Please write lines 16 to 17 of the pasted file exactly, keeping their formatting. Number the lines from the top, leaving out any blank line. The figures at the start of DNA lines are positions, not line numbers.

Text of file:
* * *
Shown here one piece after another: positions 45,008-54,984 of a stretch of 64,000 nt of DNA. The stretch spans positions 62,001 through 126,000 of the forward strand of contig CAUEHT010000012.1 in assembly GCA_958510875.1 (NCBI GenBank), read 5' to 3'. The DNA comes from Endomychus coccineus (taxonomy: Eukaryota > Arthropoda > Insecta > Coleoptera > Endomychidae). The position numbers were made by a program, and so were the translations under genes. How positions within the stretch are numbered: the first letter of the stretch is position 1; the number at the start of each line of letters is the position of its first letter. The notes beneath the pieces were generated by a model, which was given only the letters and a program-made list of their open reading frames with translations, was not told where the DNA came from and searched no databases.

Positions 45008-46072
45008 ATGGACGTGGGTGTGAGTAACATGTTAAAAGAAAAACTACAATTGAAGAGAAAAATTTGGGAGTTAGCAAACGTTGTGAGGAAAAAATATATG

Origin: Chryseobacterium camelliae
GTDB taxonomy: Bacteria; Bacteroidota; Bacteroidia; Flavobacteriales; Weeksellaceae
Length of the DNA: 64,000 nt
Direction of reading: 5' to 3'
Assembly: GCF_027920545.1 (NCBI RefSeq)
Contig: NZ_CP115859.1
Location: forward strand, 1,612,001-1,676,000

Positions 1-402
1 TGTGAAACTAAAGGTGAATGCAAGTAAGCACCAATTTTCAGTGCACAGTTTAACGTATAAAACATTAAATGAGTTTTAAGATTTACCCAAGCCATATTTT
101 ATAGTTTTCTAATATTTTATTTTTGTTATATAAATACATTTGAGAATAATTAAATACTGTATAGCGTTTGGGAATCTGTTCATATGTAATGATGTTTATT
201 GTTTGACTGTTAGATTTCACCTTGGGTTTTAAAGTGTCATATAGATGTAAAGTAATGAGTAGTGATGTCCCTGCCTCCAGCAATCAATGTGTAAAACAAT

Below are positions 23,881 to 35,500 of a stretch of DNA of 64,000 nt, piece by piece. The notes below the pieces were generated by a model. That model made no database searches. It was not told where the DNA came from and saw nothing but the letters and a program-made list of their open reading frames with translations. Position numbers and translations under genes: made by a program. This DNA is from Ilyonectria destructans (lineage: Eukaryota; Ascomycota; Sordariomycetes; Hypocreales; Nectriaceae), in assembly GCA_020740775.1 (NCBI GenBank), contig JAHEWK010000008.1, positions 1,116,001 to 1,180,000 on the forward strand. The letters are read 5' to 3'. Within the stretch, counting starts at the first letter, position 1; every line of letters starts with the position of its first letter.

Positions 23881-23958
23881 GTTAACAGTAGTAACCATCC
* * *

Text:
Positions 23881-23958
23881 GTTAACAGTAGTAACCATCC